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Mathematics LibreTexts

7.4: The Supremum and the Extreme Value Theorem

Skills to Develop

  • Explain supremum and the extreme value theorem

Theorem 7.3.1 says that a continuous function on a closed, bounded interval must be bounded. Boundedness, in and of itself, does not ensure the existence of a maximum or minimum. We must also have a closed, bounded interval. To illustrate this, consider the continuous function \(f(x) =tan^{-1}x\) defined on the (unbounded) interval \((-∞,∞)\).

fig 7.4.1.png

Figure \(\PageIndex{1}\): Graph of \(f(x) =tan^{-1}x\).

This function is bounded between \(-\frac{π}{2}\) and \(\frac{π}{2}\), but it does not attain a maximum or minimum as the lines \(y = ±\frac{π}{2}\) are horizontal asymptotes. Notice that if we restricted the domain to a closed, bounded interval then it would attain its extreme values on that interval (as guaranteed by the EVT).

To find a maximum we need to find the smallest possible upper bound for the range of the function. This prompts the following definitions.

Definition: \(\PageIndex{1}\)

Let \(S ⊆ R\) and let \(b\) be a real number. We say that \(b\) is an upper bound of \(S\) provided \(b ≥ x\) for all \(x ∈ S\). 

For example, if \(S = (0,1)\), then any \(b\) with \(b ≥ 1\) would be an upper bound of \(S\). Furthermore, the fact that \(b\) is not an element of the set \(S\) is immaterial. Indeed, if \(T = [0,1]\), then any \(b\) with \(b ≥ 1\) would still be an upper bound of \(T\). Notice that, in general, if a set has an upper bound, then it has infinitely many since any number larger than that upper bound would also be an upper bound. However, there is something special about the smallest upper bound.

Definition: \(\PageIndex{2}\)

Let \(S ⊆ R\) and let \(b\) be a real number. We say that \(b\) is the least upper bound of \(S\) provided

  1.  \(b ≥ x\) for all \(x ∈ S\). (\(b\) is an upper bound of \(S\))
  2. If \(c ≥ x\) for all \(x ∈ S\), then \(c ≥ b\). (Any upper bound of \(S\) is at least as big as \(b\))

In this case, we also say that \(b\) is the supremum of \(S\) and we write

\[b = \sup(S)\] 

Notice that the definition really says that \(b\) is the smallest upper bound of \(S\). Also notice that the second condition can be replaced by its contrapositive so we can say that \(b = \sup S\) if and only if

  1.  \(b ≥ x\) for all \(x ∈ S\) 
  2.  If \(c < b\) then there exists \(x ∈ S\) such that \(c < x\)

The second condition says that if a number \(c\) is less than \(b\), then it can’t be an upper bound, so that \(b\) really is the smallest upper bound.

Also notice that the supremum of the set may or may not be in the set itself. This is illustrated by the examples above as in both cases, \(1 = \sup (0,1)\) and \(1 = \sup [0,1]\). Obviously, a set which is not bounded above such as \(N = {1, 2, 3, ...}\) cannot have a supremum. However, for non-empty sets which are bounded above, we have the following.

Theorem \(\PageIndex{1}\): The Least Upper Bound Property (LUBP)

Let \(S\) be a non-empty subset of \(R\) which is bounded above. Then \(S\) has a supremum.

Sketch of Proof

Since \(S \neq \varnothing\), then there exists \(s ∈ S\). Since \(S\) is bounded above then it has an upper bound, say \(b\). We will set ourselves up to use the Nested Interval Property. With this in mind, let \(x_1 = s\) and \(y_1 = b\) and notice that \(∃ x ∈ S\) such that \(x ≥ x_1\) (namely, \(x_1\) itself) and \(∀ x ∈ S\), \(y_1 ≥ x\). You probably guessed what’s coming next: let \(m_1\) be the midpoint of \([x_1,y_1]\). Notice that either \(m_1 ≥ x\), \(∀x ∈ S\) or \(∃ x ∈ S\) such that \(x ≥ m_1\). In the former case, we relabel, letting \(x_2 = x_1\) and \(y_2 = m_1\). In the latter case, we let \(x_2 = m_1\) and \(y_2 = y_1\). In either case, we end up with \(x_1 ≤ x_2 ≤ y_2 ≤ y_1, y_2 - x_2 = \frac{1}{2} (y_1 - x_1)\), and \(∃ x ∈ S\) such that \(x ≥ x_2\) and \(∀x ∈ S\), \(y_2 ≥ x\). If we continue this process, we end up with two sequences, (\(x_n\)) and (\(y_n\)), satisfying the following conditions:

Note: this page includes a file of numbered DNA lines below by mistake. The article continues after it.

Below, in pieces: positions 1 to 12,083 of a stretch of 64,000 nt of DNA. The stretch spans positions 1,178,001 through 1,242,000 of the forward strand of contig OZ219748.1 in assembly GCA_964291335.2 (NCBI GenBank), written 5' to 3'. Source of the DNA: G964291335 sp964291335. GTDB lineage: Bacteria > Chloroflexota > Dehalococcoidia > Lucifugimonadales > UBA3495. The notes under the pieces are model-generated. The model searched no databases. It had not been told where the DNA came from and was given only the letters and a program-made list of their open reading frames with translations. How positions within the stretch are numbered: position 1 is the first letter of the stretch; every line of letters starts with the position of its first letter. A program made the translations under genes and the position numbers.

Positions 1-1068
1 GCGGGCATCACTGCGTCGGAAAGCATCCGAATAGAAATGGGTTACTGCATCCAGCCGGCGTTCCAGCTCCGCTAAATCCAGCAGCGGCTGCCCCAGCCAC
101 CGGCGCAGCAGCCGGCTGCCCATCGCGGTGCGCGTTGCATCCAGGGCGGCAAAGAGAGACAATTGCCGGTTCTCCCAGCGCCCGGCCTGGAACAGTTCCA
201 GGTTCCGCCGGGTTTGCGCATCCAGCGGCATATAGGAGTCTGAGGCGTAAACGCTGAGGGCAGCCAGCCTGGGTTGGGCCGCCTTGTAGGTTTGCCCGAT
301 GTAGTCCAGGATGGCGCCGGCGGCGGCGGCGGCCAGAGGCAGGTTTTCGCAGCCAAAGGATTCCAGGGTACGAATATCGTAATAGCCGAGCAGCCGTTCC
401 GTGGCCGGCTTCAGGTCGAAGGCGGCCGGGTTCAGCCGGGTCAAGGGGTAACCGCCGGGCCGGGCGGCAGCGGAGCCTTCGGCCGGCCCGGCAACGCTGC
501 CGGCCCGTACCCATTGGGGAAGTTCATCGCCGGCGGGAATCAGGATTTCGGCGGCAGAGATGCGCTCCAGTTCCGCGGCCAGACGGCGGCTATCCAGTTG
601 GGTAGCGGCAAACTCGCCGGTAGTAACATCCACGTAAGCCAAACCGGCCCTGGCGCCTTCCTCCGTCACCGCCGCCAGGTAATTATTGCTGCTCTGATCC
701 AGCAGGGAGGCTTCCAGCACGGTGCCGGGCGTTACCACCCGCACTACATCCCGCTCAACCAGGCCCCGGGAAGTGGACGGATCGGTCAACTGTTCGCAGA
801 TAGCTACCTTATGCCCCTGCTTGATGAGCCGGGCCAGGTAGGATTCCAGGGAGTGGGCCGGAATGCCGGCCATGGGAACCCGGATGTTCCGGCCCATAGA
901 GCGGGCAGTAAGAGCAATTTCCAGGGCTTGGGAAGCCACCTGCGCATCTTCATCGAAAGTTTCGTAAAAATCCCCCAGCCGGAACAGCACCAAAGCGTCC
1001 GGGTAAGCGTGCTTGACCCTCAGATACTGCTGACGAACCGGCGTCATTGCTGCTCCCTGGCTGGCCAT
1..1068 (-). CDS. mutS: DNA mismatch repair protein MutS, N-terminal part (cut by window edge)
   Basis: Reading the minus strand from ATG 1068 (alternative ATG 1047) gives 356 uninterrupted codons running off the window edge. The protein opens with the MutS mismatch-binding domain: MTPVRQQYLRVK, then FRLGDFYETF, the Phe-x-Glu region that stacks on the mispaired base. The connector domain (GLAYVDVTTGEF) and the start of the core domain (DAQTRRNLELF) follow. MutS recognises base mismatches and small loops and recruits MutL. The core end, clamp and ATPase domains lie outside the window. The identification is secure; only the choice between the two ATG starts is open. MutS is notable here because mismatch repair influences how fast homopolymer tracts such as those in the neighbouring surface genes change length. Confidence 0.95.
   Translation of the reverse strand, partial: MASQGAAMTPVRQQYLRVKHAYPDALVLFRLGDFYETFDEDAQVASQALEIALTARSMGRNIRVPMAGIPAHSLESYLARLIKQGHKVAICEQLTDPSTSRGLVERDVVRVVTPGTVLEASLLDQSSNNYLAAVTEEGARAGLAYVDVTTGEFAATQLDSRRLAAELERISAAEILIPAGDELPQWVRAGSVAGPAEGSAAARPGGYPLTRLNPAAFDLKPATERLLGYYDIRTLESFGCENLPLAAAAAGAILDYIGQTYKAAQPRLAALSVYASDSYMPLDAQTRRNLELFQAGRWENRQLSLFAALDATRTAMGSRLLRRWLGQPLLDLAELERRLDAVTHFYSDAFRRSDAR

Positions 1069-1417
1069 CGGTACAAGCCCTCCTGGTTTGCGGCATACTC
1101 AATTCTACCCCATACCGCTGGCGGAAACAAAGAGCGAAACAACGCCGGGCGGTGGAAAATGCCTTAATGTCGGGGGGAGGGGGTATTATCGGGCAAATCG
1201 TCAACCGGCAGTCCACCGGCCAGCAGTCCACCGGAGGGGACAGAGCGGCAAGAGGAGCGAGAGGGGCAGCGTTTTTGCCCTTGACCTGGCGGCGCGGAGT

1. \(x_1 ≤ x_2 ≤ x_3 ≤ ... \)
  2. \(y_1 ≥ y_2 ≥ y_3 ≥ ...\) 
  3. \(∀ n, x_n ≤ y_n\) 
  4. \(\lim_{n \to \infty } (y_n - x_n) = \lim_{n \to \infty }\frac{1}{2^{n-1}} (y_1 - x_1) = 0\)
  5. \(∀ n,∃ x ∈ S\) such that \(x ≥ x_n\) and \(∀x ∈ S, y_n ≥ x\)

By properties 1-5 and the NIP there exists \(c\) such that \(x_n ≤ c ≤ y_n, ∀ n\). We will leave it to you to use property 5 to show that \(c = \sup S\).

Exercise \(\PageIndex{1}\)

Complete the above ideas to provide a formal proof of Theorem \(\PageIndex{1}\).

Notice that we really used the fact that \(S\) was non-empty and bounded above in the proof of Theorem \(\PageIndex{1}\). This makes sense, since a set which is not bounded above cannot possibly have a least upper bound. In fact, any real number is an upper bound of the empty set so that the empty set would not have a least upper bound.

The following corollary to Theorem \(\PageIndex{1}\) can be very useful.

Corollary \(\PageIndex{1}\)

Let (\(x_n\)) be a bounded, increasing sequence of real numbers. That is, \(x_1 ≤ x_2 ≤ x_3 ≤···\). Then (\(x_n\)) converges to some real number \(c\).

Exercise \(\PageIndex{2}\)

Prove Corollary \(\PageIndex{1}\).

Hint

Let \(c = \sup {x_n|n = 1,2,3,...}\). To show that \(\lim_{n \to \infty } x_n = c\), let \(\epsilon > 0\). Note that \(c - \epsilon\) is not an upper bound. You take it from here!

Exercise \(\PageIndex{3}\)

Consider the following curious expression \(\sqrt{2+\sqrt{2+\sqrt{2+\sqrt{\cdots }}}}\). We will use Corollary \(\PageIndex{1}\) to show that this actually converges to some real number. After we know it converges we can actually compute what it is. Of course to do so, we need to define things a bit more precisely. With this in mind consider the following sequence (\(x_n\)) defined as follows:

\[x_1 = \sqrt{2}\]

\[x_{n+1} = \sqrt{2+x_n}\]